A Bloody Weekend For Horses And People: Which Will See Change?

May 12, 2023 at 6:27 pm
A Bloody Weekend For Horses And People: Which Will See Change?

Seven horses died at Churchill Downs over the Kentucky Derby celebration weeks — a bloody marker for a historic event. Two of those horses died on Derby Day. The deaths of so many creatures piqued the public outcry against an industry that is flush with cash but struggling to make sense of itself in this day and age. Outside of Kentucky, what is horse racing, and does it still make sense to continue?

I’m a Kentucky girl, born and raised, and there are so many parts of me that love to get swept into the excitement of the Derby events and even race day. Standing along the rail as the horses fly by your face is exhilarating. Horses are amazing creatures, and the thoroughbred is at the top of the pack in grace and athleticism. 

The dark side of this excitement is that, for our amusement, these animals are placed at risk and often meet terrible fates because of issues that could only, and would only, happen within the racing industry. 

Is it worth it?

Ultimately, no. Horse racing cannot continue to subject these animals to conditions that cost them their lives, and put them at risk of injuries from which they cannot recover. After this past weekend, the conversation about horse safety has been magnified. Changes need to be made, and you can bet they will.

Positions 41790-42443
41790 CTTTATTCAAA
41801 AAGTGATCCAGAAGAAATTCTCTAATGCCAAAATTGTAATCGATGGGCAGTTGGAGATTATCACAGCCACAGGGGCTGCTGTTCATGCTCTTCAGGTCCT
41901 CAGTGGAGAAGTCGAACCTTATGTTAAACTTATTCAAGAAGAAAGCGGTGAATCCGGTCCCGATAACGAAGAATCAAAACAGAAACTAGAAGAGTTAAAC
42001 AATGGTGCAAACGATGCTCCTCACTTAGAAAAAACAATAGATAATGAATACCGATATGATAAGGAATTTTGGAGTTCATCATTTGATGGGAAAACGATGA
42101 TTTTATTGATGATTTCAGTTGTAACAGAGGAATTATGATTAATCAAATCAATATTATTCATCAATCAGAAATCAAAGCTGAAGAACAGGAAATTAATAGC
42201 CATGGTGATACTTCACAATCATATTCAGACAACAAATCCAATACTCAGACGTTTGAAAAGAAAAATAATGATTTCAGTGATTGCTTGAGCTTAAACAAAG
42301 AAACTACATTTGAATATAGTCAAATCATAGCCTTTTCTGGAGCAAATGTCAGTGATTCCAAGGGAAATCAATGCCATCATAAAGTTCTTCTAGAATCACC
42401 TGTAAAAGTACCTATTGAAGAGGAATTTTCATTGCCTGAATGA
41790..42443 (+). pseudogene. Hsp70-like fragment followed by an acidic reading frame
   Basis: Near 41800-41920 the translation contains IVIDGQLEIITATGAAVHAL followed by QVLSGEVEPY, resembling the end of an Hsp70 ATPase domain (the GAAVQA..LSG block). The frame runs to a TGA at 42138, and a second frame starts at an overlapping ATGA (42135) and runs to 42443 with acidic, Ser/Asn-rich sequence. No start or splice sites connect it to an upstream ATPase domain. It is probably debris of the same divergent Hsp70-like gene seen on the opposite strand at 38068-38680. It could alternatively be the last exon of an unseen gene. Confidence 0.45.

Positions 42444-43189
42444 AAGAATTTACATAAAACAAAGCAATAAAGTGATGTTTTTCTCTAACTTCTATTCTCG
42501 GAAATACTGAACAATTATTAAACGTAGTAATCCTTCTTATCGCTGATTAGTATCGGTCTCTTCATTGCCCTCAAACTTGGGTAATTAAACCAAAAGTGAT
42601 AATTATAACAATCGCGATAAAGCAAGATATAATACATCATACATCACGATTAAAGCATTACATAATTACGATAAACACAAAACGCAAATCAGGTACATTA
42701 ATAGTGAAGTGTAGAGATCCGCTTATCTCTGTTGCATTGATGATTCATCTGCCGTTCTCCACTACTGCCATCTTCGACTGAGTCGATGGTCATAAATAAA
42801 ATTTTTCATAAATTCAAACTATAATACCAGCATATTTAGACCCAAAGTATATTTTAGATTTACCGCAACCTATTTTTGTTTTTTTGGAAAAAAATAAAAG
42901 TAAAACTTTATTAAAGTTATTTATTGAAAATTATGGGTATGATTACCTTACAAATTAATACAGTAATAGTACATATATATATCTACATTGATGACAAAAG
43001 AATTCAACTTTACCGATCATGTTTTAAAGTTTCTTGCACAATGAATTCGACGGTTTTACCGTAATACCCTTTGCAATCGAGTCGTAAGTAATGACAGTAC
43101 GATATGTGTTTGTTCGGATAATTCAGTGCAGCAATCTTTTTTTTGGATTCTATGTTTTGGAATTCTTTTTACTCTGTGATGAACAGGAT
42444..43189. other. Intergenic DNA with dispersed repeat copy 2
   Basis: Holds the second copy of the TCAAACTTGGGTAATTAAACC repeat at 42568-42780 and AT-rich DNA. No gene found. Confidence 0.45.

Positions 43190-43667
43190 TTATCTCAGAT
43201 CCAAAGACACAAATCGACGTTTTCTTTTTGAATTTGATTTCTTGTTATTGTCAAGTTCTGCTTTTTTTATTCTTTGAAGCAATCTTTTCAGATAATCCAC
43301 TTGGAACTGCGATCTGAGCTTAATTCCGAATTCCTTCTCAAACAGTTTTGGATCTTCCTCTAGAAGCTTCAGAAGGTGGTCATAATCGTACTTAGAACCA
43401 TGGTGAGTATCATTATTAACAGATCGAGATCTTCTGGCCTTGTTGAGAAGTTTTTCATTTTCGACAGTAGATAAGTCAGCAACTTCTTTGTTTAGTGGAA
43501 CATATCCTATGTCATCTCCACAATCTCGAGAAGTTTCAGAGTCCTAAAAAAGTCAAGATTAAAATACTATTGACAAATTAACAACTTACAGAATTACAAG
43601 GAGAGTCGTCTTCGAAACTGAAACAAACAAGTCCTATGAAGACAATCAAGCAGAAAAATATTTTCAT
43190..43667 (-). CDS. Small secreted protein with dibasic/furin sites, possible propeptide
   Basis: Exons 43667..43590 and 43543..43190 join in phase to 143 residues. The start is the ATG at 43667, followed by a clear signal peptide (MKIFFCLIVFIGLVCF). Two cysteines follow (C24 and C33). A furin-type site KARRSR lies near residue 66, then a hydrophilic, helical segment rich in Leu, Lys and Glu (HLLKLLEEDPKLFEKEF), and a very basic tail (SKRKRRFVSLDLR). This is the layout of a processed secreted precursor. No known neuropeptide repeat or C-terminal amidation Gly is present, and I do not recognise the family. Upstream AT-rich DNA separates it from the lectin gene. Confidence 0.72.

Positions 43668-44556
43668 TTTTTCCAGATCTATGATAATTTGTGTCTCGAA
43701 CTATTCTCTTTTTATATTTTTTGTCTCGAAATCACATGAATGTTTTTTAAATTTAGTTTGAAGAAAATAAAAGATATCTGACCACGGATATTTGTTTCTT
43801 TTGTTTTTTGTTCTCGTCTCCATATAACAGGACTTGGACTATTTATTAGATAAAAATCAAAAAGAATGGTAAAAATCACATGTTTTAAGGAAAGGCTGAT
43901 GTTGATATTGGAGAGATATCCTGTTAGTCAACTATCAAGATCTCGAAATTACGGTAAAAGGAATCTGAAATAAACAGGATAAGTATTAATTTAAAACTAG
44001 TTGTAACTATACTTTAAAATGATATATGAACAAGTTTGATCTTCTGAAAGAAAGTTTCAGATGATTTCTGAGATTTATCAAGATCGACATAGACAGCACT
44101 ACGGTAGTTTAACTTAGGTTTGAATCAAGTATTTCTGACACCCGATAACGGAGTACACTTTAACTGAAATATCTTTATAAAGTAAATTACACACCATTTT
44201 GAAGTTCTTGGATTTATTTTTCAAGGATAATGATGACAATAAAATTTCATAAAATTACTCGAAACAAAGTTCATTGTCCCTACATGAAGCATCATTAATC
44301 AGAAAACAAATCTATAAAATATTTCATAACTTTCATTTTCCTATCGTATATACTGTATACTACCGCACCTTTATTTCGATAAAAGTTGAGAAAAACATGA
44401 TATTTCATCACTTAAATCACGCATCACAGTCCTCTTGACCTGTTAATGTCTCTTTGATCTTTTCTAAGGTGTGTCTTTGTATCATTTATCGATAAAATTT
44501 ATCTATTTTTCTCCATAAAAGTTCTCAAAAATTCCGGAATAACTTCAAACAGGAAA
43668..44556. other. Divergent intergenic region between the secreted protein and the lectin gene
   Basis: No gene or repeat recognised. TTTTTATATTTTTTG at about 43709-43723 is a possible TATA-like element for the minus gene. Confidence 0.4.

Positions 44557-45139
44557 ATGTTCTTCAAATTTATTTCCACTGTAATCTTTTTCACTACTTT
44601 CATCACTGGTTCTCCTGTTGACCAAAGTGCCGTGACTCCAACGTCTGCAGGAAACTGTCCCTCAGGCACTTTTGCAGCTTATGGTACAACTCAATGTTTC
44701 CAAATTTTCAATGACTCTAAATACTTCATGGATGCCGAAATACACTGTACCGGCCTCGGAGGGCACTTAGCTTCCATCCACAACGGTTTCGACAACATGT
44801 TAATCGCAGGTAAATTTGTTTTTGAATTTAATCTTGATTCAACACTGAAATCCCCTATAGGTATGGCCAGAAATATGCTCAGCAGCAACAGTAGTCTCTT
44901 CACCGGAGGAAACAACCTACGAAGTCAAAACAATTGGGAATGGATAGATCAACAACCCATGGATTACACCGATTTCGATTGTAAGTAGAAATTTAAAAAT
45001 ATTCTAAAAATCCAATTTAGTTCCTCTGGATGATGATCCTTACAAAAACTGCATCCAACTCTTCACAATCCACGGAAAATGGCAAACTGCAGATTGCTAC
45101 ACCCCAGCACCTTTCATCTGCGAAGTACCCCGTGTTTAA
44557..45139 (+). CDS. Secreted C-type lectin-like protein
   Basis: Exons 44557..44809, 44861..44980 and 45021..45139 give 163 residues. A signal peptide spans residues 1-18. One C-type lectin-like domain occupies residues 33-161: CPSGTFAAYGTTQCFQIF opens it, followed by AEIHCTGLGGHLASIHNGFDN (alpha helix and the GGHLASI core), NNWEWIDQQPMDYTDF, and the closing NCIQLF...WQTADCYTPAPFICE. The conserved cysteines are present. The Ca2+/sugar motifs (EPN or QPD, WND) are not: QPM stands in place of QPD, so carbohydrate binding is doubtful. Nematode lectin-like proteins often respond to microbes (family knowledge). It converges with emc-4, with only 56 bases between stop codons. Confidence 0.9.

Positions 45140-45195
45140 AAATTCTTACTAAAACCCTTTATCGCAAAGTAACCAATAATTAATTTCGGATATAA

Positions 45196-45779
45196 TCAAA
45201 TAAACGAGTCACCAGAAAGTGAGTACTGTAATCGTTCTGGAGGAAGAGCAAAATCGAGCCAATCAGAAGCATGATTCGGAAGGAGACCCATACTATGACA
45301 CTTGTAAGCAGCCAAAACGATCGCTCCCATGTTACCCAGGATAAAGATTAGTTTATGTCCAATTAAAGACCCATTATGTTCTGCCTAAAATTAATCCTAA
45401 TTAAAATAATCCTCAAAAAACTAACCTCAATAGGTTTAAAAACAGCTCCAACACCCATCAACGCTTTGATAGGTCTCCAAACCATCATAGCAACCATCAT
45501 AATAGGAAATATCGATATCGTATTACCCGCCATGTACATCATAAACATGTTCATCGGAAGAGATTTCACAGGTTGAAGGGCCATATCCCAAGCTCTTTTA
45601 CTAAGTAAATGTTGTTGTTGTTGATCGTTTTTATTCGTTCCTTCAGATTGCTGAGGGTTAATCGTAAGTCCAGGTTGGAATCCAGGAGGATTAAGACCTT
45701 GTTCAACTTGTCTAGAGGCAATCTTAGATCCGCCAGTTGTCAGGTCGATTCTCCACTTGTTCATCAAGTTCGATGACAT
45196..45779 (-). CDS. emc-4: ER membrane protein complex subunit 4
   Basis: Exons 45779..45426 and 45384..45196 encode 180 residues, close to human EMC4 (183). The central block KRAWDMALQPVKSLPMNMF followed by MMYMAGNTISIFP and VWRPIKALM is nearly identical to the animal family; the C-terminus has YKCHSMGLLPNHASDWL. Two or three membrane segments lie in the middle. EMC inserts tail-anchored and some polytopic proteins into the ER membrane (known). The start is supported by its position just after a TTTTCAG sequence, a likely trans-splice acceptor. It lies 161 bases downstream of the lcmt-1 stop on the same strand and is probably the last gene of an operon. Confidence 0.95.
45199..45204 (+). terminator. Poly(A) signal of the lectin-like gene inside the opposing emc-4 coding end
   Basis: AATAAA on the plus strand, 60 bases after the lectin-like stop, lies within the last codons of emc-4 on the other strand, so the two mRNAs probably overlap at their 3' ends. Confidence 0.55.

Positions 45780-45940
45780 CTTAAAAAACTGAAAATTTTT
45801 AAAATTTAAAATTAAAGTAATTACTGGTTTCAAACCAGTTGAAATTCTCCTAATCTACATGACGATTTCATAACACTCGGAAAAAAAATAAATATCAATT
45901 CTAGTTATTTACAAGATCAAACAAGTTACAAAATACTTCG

But it’s not just horses who were taken from us this past weekend. 

Did you know that 17 people died in mass casualty events in Texas over the weekend? Nine on Saturday at a shopping mall shooting and another eight when someone drove a car into a crowd of people. I’m sure many families are struggling to make sense of these events. 

Which story will dominate the news cycle? Probably the atrocities in Texas, at least for a bit, until someone again mentions horses. 

Which issue will finally get some action? Also probably horses. 

We’ve seen time and time again that when humans kill humans, our government becomes lost in the litany of excuses they give us as to why they can’t change anything. Because for them, the dollars that line their pockets from gun lobbyists and other special interests are more valuable than anyone lost to these violent acts. There is no effort to make changes that will actually create protection for people. 

Certainly, with horses, the changes will still protect the moneyed interests of horse owners and industry players, but at least we’re likely to see noticeable changes for the good of the horses, if only to keep the money flowing.

What about us?

I’m not claiming that it is unfair for horses to get better care and treatment. For sure, I believe we’ve seen clear evidence over the last two weeks that what happens in the racing industry puts these creatures at great risk. What I would like to see is a level of movement and action to bring similar urgency to the violence done to people. 

It seems like an easy fix, but it won’t be. No matter how ugly the events in Texas, this isn’t the last time we’ll have this conversation. Certainly not in these pages. 

What is the solution when money’s purchasing power supersedes health, kindness, and the right to live?

In Kentucky, racing is a part of our DNA. However, I think losing seven animals in such a short period makes it harder to keep cheering and betting money that’s covered in blood. 

Will we have the same reaction to the bloodshed in our streets, at our shopping malls, and outside our migrant centers?

America seems to have a bloodthirst, be it for people or animals. We can’t get enough of cheering for sports, for weapons, and events that end with a body count. We let the blood keep spilling.